But let's get back to transparency and CBS News.

Any corporation offers a number of products and services. The corporation wants to sell those products and services to the public. In the past that's been a one way effort, the marketing department pushing advertising material down peoples throats in whatever avenue they can find. The only dialog might be in private ("focus groups") or highly limited in scope (booths at trade shows) as to the discussion.

However I believe there's value, huge value, in having an open and two-way conversation between companies and people over the products and services offered. The company can find out more about the publics real desires and from that make better products. The people can (!!finally!!) have a voice about the products, though it will still be up to the company to act on that voice. By having the conversation openly rather than in private, it ought to be more honest.

In any case, in the past it was far too expensive to host such a conversation.

But with modern web site techniques, blogging for example, the cost for establishing two way conversation with the customer has dropped down to the trivial category.

Witness what Sun is doing with ( and the direct conversation happening between Sun engineers and the customers. Ditto what we have here on where I'm posting this now.

What this means is over time as corporations catch on with this, there will be a multitude of corporate "blogs". In essence it can become trivial for a corporate web site to spring up dozens or thousands of RSS feeds and associated interactive two-way portals between the corporation and the people.

This is what CBS News's action points to. That there is or could be a wave forming where corporations are able to host a multitude of targeted conversations about their corporate processes. Transparency, in other words. The capability is there now to do this without breaking the corporate bank, due to the low cost. See, their use of the word "transparency" points to this being a general phenomenon. It's not just something springing out of the OSS community, but it's something happening in society at large. But it's going to challenge the traditions of corporate or government secrecy.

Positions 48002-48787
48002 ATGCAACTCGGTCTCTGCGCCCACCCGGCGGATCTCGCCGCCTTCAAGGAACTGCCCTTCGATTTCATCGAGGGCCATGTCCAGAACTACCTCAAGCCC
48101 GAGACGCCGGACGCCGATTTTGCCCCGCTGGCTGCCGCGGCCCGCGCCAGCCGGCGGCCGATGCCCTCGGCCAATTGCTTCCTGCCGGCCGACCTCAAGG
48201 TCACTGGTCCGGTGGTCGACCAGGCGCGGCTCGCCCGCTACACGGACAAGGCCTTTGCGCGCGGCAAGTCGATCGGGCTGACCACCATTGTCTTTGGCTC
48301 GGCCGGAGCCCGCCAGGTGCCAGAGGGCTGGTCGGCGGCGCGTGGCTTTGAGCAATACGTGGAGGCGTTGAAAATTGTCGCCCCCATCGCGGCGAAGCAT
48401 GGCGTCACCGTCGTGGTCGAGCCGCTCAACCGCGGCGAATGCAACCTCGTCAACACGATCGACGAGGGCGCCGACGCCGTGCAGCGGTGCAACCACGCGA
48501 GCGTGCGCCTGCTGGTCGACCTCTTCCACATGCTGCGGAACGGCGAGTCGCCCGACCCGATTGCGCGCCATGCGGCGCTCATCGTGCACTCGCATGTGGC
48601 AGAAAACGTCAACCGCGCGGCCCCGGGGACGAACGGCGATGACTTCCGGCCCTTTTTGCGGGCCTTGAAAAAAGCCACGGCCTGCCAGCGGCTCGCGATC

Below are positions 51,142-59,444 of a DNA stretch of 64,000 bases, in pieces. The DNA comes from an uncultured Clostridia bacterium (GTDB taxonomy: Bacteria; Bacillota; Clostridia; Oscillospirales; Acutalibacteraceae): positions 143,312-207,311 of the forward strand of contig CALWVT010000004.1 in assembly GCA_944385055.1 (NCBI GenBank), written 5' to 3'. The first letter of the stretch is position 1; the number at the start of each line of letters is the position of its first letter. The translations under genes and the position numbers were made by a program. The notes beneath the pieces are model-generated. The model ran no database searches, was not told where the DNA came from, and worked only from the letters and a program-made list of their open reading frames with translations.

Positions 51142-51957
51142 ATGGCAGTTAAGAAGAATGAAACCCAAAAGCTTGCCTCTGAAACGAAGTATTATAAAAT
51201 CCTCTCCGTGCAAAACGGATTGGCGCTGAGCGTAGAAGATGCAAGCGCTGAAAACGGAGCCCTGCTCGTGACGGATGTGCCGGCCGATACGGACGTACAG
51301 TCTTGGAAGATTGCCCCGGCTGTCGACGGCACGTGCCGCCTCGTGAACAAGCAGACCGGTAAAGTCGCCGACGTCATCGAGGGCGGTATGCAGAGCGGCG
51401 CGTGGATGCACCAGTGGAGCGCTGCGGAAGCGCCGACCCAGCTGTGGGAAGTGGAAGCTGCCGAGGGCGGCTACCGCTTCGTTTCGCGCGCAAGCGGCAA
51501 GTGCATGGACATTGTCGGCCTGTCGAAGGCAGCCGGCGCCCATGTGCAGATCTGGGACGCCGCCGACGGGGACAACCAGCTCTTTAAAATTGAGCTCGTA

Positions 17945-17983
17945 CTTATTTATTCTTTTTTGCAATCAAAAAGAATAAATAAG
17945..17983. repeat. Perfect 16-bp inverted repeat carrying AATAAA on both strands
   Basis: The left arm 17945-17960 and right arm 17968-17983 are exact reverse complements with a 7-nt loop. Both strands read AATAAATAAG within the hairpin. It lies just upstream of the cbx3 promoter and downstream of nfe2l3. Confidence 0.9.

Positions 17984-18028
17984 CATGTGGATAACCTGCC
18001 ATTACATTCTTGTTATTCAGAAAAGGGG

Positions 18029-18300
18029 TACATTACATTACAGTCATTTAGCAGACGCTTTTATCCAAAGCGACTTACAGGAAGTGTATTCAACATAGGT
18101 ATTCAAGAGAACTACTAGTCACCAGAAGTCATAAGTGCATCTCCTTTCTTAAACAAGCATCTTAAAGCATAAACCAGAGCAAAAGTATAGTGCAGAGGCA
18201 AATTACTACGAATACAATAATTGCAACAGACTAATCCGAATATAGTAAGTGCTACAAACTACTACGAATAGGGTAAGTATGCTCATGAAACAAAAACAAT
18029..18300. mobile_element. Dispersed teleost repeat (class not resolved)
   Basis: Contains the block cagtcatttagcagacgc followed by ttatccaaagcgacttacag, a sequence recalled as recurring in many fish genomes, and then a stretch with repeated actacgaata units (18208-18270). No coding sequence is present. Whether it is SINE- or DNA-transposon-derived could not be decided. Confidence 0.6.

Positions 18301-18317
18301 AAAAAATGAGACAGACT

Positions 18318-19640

I guess since I'm on the clock here, I have to bring this down to what it means for the Java Quality team and Java community. You're already seeing the fruit of some of this, e.g. with ( and the various forums we sponsor. I can say we're going to do more, be more interactive, be more open, and that it's exciting to think about what we might do.

In the quality team the biggest win appears to be collaboration on the development of Java test tools. That's the biggest overlap the Quality team has with the public, that we can see right now.

Source: (

About the Author(s)

David Herron : David Herron is a writer and software engineer focusing on the wise use of technology. He is especially interested in clean energy technologies like solar power, wind power, and electric cars. David worked for nearly 30 years in Silicon Valley on software ranging from electronic mail systems, to video streaming, to the Java programming language, and has published several books on Node.js programming and electric vehicles.